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So, the last video that we’re doing is setting up an SSH host on our local machine, and it’s really simple. So, let’s go ahead and open up terminal. We need to install openssh-server. So, go ahead and run “sudo apt-get install openssh-server” I believe it is. We’ll get an error message if that’s not it’s been awhile since I did this, so. Once we have it installed you’re basically good to go, however we are going to make it a little more secure. We’re gonna change the port that this runs on and so there is an SSH deconfig file now. Let’s go ahead and run “sudo nano /etc/ssh/ssd_config” So, we can go ahead and make this more secure by changing the port and also changing the authentication stuff. So, let’s go ahead and change the port to 2212 instead of the default 22, and then we’re going to scroll down here a bit, and under authentication here we’re going to change permit root login to no, so nobody’s gonna be able to login as root. Scroll down a bit here as well, and we’re going to add a line this is allow users, and this is going to take basically a list of usernames of users who are allowed to log in through SSH. So, I’m going to make my user account able to login through SSH and this is going to restrict all other users from connecting to this machine via SSH. So, I’m going to save it and exit, gonna clear this up, and then what we need to do is restart the SSH service. So, run “sudo systemctl restart ssh” and you’re good to go. And so now if I were on a different machine here, actually let’s see if I can get my external IP address here, I don’t think I can get it through here, no. Alright, clear this. I’m gonna open up network-tools and I’m gonna do something like if you guys have seen the movie Inception, this concept that I’m about to do will feel a little little bit familiar to you. This by the way when you go to network-tools.com the IP address that pops into the input field by default is your external your public facing IP address. This is the IP address that your internet service provider gives to you. Now, actually in order for this to work, this would have to be the only machine or I would have to set up through the router DMOZ port forwarding or a host forwarding, but what we can try, we’re gonna try it anyway. I’m going to
“ssh nick@pointybracket.net” and then from here I’m going to ssh into this machine. It probably won’t forward that port. So, I would have to go through my router at this point to configure port forwarding for that port 2212 in order to be able to connect from an external host to this host. If you only have one machine, so basically like the IP address of my server when I, when I go to the IP address, it goes directly to my server. It’s not configured through NAT addresses my server actually has five IP addresses, and those IP addresses go directly to my server, and that’s why I can access SSH on that server without having to configure any routers or anything. I think actually the server provider manage that in some way. So, anyway you know if I were to go into my router and configure DMOZ or port forwarding, what I was just doing would in fact work. So, thank you guys so much for watching, and I will see you guys again soon.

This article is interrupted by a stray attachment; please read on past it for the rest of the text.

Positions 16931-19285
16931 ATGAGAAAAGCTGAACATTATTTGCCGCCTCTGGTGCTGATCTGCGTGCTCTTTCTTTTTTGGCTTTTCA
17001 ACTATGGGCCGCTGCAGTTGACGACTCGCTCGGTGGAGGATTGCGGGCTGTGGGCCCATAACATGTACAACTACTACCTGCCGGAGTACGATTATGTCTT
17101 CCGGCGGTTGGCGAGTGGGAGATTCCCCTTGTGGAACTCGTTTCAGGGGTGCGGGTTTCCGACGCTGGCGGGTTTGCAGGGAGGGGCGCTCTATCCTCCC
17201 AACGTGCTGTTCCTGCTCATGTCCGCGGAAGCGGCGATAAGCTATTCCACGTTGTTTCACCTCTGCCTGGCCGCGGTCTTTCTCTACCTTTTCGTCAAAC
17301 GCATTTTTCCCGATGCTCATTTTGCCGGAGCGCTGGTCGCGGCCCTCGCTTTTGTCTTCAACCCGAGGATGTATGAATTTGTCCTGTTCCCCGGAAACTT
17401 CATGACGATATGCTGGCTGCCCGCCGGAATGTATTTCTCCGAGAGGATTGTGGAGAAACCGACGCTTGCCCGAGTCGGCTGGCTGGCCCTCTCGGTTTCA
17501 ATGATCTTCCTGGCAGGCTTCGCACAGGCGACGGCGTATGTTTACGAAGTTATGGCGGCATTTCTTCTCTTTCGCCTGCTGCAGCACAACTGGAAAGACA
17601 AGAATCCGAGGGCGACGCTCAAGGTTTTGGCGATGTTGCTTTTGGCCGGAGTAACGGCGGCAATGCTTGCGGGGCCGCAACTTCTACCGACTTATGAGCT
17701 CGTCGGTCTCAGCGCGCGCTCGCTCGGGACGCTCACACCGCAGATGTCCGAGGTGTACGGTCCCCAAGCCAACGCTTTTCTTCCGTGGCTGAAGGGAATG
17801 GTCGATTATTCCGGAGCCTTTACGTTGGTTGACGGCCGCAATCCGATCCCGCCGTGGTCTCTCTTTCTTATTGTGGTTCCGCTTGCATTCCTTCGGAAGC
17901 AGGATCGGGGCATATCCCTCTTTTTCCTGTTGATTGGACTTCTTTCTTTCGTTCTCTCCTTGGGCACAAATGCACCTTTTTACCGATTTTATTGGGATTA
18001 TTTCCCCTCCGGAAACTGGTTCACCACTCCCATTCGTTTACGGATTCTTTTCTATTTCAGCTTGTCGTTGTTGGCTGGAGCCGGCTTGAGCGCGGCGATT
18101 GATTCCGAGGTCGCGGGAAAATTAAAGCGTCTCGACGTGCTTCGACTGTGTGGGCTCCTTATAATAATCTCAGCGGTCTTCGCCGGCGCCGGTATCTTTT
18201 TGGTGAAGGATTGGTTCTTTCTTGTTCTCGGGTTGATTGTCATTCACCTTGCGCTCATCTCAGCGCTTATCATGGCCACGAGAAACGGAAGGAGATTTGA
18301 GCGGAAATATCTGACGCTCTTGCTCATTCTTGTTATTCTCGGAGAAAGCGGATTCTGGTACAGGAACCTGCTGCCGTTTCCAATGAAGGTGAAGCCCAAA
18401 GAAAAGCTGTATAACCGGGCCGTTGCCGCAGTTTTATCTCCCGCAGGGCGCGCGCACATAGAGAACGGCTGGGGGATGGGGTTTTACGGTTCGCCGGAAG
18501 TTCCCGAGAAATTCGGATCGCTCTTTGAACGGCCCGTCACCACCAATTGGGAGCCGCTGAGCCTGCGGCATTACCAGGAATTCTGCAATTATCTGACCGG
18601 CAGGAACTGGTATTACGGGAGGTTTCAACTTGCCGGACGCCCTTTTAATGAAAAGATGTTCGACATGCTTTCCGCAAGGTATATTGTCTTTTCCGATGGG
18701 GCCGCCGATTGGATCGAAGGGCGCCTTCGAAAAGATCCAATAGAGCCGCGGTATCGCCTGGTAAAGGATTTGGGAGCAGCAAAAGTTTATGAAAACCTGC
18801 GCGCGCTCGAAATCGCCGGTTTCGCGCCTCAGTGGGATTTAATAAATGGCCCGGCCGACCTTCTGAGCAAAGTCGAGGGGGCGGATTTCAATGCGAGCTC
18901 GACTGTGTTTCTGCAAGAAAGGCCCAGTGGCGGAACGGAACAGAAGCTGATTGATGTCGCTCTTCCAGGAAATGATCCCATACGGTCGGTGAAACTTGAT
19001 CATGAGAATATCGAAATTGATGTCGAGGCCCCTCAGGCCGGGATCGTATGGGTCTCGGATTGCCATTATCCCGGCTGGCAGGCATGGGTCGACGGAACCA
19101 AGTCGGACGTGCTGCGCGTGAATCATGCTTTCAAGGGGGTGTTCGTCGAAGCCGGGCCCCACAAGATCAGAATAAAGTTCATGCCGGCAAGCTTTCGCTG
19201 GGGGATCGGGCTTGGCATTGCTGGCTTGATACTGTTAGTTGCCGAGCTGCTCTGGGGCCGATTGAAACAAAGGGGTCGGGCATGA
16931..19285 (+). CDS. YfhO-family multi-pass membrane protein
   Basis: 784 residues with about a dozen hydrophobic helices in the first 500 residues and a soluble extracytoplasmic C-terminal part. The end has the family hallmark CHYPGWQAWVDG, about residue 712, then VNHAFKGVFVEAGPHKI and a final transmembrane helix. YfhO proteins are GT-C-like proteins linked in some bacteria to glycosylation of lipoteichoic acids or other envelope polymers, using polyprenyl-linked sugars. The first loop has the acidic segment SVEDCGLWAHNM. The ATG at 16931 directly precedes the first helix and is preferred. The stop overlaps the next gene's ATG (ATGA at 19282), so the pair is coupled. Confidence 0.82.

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Using SSH to Access the Command Line of a Remote Host

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Hey guys, in this video it’s all about SSH. So, first what is SSH? It’s an abbreviation that stands for Secure Shell and it basically allows you to access the shell or the command line of a remote host that has an SSH server setup. So, in one of the previous videos I connected via SSH to my own server and so I’m gonna do that again, and I’m going to explain exactly what I’m doing as I’m doing it. So, the way to get connected to a remote host through command line is using the “ssh” command, and then the only argument it’s gonna take is the connection string. So, in this case it’s my username on my remote host at, and then the remote host. So, I can use this or any other domain name that points to that server or I could use the server’s IP address, and when I hit enter it’s gonna ask for my password on that machine, so I’m gonna put it in and you’re gonna see that the prompt is gonna change. I’ve actually got this machine named the exact same thing is I have my server name, so it’s nick@voltron here, and I’m on my local machine. So, if I were to go to “var/www/html” and then run the “ls” command, I’m gonna see that I’ve got a lot of directories here actually, and a lot of these are actually unused and old projects that I worked on. But, anyway, basically once you get connected all the commands are the exact same because it’s essentially just a remote Linux shell. So, I could return to my home directory, then list those files, and you’ll see that again I’ve got just a bunch of random files. So, that is how to connect to SSH, when you’re done just type exit the connection will be closed. So, that was a really short video just to recap how to get connected is type “ssh” your remote user name at the name of the remote host, and hit enter and its gonna ask for your password. So, thank you guys for watching this video. In the next video we are going to be going over some SFTP, which is a bit bigger.